SAN FRANCISCO — As he merged into the milling throng at the Castro Street fair in San Francisco last Sunday, Randy Shilts figured his chances were equally good of getting slugged or hugged.
An openly gay reporter whose beat includes the most openly gay community in America, Shilts is used to being embroiled in the raucous fray of San Francisco politics. Last weekend, though, he thought that his presence might be particularly volatile.
First Copies at Bookstore
On Friday, the first copies of his epic exploration of the AIDS epidemic, "And the Band Played On: Politics, People and the AIDS Epidemic," arrived at The Love that Dares bookstore, and by Saturday afternoon, men could be seen at Castro Street's wood-paneled cafes with the 630-page, $25 volume propped up beside cups of cappuccino.
Earlier, Shilts had dropped by the offices of the Chronicle, where he has spent five years reporting on AIDS. He found an electronic message from a colleague on his computer screen: " . . . not only are you going to be a (expletive) multimillionaire, but yer going to cop a Pulitzer too." Early reviews have praised the book for its no-holds-barred reporting (" . . . A landmark work. Its importance cannot be overstated," said Publishers Weekly) and producers are already bidding for film rights.
But the myriad individuals and institutions mentioned in the book are not reacting with universal enthusiasm. No less an authority than National Cancer Institute retrovirologist Robert Gallo has raised strong objections to certain aspects of the book and claims that significant corrections will appear in future editions.
Shilts himself complains that headline writers at certain newspapers and magazines have blown out of proportion a controversial segment of the story--his painstaking investigation of "Patient Zero," the French Canadian airline flight attendant who medical detectives connected sexually with 40 of the first 240 AIDS victims in this country, and who may have brought AIDS to the United States.
As Shilts portrays the unfolding of the epidemic--naming names all the way--the institutions Americans count on to protect them from tragedy failed miserably. As fatalities rise in his chronological account, the public health establishment dawdles. The international research community bickers over petty issues, the media smugly pigeonholes the disease as a niggling problem of an unimportant fringe group and politicians let self-interest outweigh public health issues while the Reagan Administration repeatedly performs radical surgery on an already emaciated AIDS budget.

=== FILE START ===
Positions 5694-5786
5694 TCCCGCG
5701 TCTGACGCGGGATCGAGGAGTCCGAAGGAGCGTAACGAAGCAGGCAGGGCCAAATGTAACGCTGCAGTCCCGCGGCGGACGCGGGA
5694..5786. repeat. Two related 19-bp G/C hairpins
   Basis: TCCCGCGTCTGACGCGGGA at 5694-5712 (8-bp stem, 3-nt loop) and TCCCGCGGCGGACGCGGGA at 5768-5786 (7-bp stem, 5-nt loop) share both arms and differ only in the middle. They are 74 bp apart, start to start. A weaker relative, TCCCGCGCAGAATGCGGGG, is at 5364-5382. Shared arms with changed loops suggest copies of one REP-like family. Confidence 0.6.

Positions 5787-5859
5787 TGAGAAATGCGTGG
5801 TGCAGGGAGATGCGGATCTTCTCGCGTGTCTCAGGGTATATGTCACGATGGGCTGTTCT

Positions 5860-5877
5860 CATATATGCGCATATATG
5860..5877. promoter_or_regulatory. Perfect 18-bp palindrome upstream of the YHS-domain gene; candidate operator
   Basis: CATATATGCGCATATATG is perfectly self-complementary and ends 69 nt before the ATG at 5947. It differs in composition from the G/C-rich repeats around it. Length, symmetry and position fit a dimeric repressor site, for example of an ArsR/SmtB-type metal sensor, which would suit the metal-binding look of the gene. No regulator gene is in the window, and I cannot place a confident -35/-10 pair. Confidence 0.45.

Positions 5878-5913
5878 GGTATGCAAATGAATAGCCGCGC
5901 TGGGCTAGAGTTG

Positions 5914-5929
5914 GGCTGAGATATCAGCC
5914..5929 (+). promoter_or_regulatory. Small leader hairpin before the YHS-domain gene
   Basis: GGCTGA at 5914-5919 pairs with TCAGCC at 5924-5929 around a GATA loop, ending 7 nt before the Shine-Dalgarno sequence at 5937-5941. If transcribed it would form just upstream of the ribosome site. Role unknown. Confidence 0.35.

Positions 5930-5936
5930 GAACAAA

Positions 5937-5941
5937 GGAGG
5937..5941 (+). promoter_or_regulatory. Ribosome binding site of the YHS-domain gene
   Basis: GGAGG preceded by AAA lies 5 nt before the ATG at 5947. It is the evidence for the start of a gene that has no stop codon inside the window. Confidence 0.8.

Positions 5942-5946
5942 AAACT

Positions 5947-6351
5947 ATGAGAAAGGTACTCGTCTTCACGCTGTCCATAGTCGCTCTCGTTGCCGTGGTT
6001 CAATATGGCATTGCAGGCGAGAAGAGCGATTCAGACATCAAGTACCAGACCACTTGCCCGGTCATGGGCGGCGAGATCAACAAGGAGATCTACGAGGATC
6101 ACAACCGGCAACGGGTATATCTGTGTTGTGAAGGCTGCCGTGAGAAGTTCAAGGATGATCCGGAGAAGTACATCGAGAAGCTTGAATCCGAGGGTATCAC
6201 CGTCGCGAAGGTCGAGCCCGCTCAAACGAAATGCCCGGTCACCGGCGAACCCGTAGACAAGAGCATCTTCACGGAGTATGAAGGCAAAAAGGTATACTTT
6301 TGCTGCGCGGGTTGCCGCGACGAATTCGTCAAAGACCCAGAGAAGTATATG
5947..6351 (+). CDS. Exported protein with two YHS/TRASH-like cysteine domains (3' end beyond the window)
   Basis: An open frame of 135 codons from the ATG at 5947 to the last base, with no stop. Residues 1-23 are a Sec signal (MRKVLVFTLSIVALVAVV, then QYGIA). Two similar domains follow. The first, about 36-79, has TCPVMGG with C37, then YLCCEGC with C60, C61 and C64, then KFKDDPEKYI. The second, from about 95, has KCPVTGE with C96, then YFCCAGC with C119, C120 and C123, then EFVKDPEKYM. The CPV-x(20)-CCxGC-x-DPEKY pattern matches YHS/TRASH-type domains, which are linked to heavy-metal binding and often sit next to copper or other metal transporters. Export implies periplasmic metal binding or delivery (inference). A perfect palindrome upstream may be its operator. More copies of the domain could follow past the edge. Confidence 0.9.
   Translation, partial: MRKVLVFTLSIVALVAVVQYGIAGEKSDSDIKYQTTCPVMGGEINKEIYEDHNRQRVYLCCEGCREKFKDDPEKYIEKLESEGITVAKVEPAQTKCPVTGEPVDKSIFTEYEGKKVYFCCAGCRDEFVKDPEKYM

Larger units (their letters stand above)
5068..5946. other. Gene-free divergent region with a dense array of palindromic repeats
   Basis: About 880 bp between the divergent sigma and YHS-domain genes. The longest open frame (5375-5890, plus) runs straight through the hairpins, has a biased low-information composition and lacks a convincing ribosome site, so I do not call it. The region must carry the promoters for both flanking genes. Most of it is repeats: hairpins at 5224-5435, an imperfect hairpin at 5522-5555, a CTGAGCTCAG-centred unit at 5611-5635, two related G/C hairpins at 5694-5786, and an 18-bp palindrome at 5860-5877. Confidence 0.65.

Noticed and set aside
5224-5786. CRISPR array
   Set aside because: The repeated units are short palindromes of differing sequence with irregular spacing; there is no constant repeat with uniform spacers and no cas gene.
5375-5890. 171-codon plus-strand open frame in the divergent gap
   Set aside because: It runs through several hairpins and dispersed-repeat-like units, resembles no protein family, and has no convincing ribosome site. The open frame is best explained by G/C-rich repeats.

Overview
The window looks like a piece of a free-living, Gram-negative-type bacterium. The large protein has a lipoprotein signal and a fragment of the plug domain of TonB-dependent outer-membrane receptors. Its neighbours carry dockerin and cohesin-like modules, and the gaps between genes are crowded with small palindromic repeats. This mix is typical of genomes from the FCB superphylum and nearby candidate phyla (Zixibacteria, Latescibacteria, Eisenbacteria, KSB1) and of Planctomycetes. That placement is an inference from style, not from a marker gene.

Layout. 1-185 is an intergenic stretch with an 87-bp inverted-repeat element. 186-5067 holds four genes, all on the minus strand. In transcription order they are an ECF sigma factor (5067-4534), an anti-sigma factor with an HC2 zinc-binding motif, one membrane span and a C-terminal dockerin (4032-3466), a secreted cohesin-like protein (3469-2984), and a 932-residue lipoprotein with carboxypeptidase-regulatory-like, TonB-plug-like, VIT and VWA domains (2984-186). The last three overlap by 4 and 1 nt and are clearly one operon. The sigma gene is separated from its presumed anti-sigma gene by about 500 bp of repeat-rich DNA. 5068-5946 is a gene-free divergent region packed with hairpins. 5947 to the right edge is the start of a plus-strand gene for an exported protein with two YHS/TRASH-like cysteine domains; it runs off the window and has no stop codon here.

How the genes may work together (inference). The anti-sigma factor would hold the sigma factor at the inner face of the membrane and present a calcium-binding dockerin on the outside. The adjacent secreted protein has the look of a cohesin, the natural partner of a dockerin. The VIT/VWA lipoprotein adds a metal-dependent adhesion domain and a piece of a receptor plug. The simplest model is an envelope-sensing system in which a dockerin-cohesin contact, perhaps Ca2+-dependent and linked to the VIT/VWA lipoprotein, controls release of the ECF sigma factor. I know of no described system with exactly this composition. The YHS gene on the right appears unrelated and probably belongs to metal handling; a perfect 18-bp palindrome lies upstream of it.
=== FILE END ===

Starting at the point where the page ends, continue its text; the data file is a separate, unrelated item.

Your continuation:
Shilts also turns up the lights on the homosexual community itself, revealing the wildly indulgent lives of many who, in his depiction, denied the reality of AIDS and let their commercial, sexual and public relations interests impede their personal and professional decisions about confronting the disease.
Past reporting of this sort by Shilts had already stirred some gays to outrage, he said. A homosexual newspaper labeled him a "Gay Uncle Tom." But as Shilts strolled through the fair on this "gay high holy day," male couples stepped forward to congratulate him, shake his hand and even offer hugs. Clearly, times have changed, he observed.
"And the Band Played On" unfolds chronologically, intercutting narrative scenes from the lives of scientists, physicians, politicians, activists and victims as they're drawn into the wake of a mysterious new disease.
"Pure Michener," Shilts calls his technique. But the book reads more like an amalgam of detective novel, political potboiler and--with its quickly rising body count--horror story.
There are few pure heroes or villains in the yarn, but rather real-life characters whose good intentions lead to indecisive bumbling, characters who let greed or the lust for glory overcome altruism, and people who simply lack the leadership to plunge into a battle that is dangerous in so many ways.
On the other hand, there are many characters who have the epidemic thrust upon them and react with a resolve and courage that, in retrospect, might be defined as heroism.
Shilts himself appears rarely, and then only as "a reporter," but his own story and persona are interesting if not integral to the tale.
A native of Aurora, Ill., Shilts was a journalism student at the University of Oregon when he decided it would be inappropriate to conceal his sexual orientation.
"To me, being open about being gay is solely a statement of personal integrity," he said. "I'd met a lot of older gay professionals who lived their lives in terror that they were going to be discovered. I decided I was never going to be in a position in my life where I had to cover up who I was."